And the Skies are Not Cloudy All Day

It's a typical sight this time every spring in the place I live. A pickup pulling a stock trailer. That's not a horse back there but two semesters worth of belongings and memories.

Of life.

It's a biannual ritual. These land grant limousines will be back in late summer.

Manhattan, Kansas. This is my home. I was born here while my father earned an agronomy degree from K-State on the G.I. Bill. We lived in a small trailer in what is still the Blue Valley Mobile Home Court. After Pop graduated, we went back to farm in Rooks County, then on to Wichita.

I was two years old when I left Manhattan and 41 when I came back. When Jackie and I made the decision to get married, we were faced with another decision -- where to live. I was living and working in Topeka, she was doing the same in Manhattan.

We thought about it for about ten seconds, looked at each other and said in unison, "Manhattan."

Many factors. Obviously, K-State. My father's a Wildcat and my wife has been drinking the purple Kool-aid since she was in utero. Her name's on the plaque affixed to Hale Library. We're football and basketball season ticketholders. We're all in.

You know how Lawrence has a really cool liberal arts feel to it? Manhattan has a similar land grant vibe. Vet School, agriculture advocacy, Aggieville. We're Aggieville daytimers -- Starbucks, Coco Bolo's, Last Chance cheeseburgers. I'm generally in bed long before Aggieville begins pulsating. (btw, I feel compelled to point out Jackie's name's also inscribed on the wall at Aggie Lou).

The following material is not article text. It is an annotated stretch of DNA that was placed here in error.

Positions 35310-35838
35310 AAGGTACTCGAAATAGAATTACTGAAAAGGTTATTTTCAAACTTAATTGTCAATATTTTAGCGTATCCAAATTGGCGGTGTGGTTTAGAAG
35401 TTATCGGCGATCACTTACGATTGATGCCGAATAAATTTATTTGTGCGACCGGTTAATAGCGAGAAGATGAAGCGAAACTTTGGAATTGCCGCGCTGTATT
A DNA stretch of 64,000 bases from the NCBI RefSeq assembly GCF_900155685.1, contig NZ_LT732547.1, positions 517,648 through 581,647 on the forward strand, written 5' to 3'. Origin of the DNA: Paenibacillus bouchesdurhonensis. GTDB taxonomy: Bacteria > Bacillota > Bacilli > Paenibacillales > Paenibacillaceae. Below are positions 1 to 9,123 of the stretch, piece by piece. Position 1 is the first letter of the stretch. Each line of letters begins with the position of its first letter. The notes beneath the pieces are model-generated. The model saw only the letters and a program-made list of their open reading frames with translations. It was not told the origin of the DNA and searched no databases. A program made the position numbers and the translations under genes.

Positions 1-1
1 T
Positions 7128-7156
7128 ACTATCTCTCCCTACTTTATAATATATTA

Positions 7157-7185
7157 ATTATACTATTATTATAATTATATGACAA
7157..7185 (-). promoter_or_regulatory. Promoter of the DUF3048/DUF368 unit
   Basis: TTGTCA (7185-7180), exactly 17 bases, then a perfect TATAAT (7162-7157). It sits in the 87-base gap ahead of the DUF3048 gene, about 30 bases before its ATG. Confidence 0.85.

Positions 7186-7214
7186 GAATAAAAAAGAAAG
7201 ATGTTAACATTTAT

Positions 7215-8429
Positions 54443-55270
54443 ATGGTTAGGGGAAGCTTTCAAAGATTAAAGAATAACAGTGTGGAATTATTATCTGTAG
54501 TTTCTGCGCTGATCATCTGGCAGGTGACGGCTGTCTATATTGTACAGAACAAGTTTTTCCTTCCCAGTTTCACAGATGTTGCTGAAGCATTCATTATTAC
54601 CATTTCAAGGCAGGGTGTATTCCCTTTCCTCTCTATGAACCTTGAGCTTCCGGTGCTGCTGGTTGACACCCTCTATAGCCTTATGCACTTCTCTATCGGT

Life as it should be.

Since living in Manhattan, I've become a big tipper. Not that I'm a bigshot, just a realization that the pizza delivery guys and the waitresses are working their way through college.

The return of the First Infantry Division to Fort Riley has changed the face of Manhattan. An infusion of mostly young couples and families from across the nation. You see out of state license plates all over town. I will go out of my way in a supermarket or a restaurant or a movie theatre to shake the hand of a soldier in uniform and thank them for their service.

It's also engendered a new appreciation for defense appropriations.

Over the next decade, as the National Bio and Agro-defense Facility comes on line, Manhattan will change even more. We'll see some high-powered global brainpower moving into our community.

Growth, diversity. All good.

We're already growing, spilling out into the Flint Hills to the west and across the Blue River into Pott County to the east. U.S. Highway 24 between Manhattan and Wamego is beginning to remind me a lot of Kansas Highway 10 between Lawrence and Johnson County.

The last couple of years, I've purposely sought out new running routes around town and that has only deepened my appreciation for the place I live. Two of my faves are old neighborhoods -- just east of campus and the area framed by downtown on the northeast and Long's Park on the southwest.

I love traveling and one of the best things about it is coming home. When I cross the Konza Prairie and begin the descent into the Kaw River Valley, I see familiar landmarks -- Kistner's Flowers, the massive cottonwoods on the banks of the Kaw, the river, soon a brand new hotel, conference center and Flint Hills Discovery Center.

A feeling of calm, of familiarity washes over me. These places, old and new, have meaning and value in my life.

I never had this feeling in Topeka and in Wichita, I wasn't old enough to appreciate it. Look at the subtitle of this blog. I'm old enough now. I get it.

The definition of hometown is as variable as those who seek to define it. Wichita's where I grew up and those memories will never fade.

But right here, right now (with all due respect to Jesus Jones) in the middle of my life, you'll find my heart and soul in Manhattan, Kansas.

This is my home.

Bury me here, baby.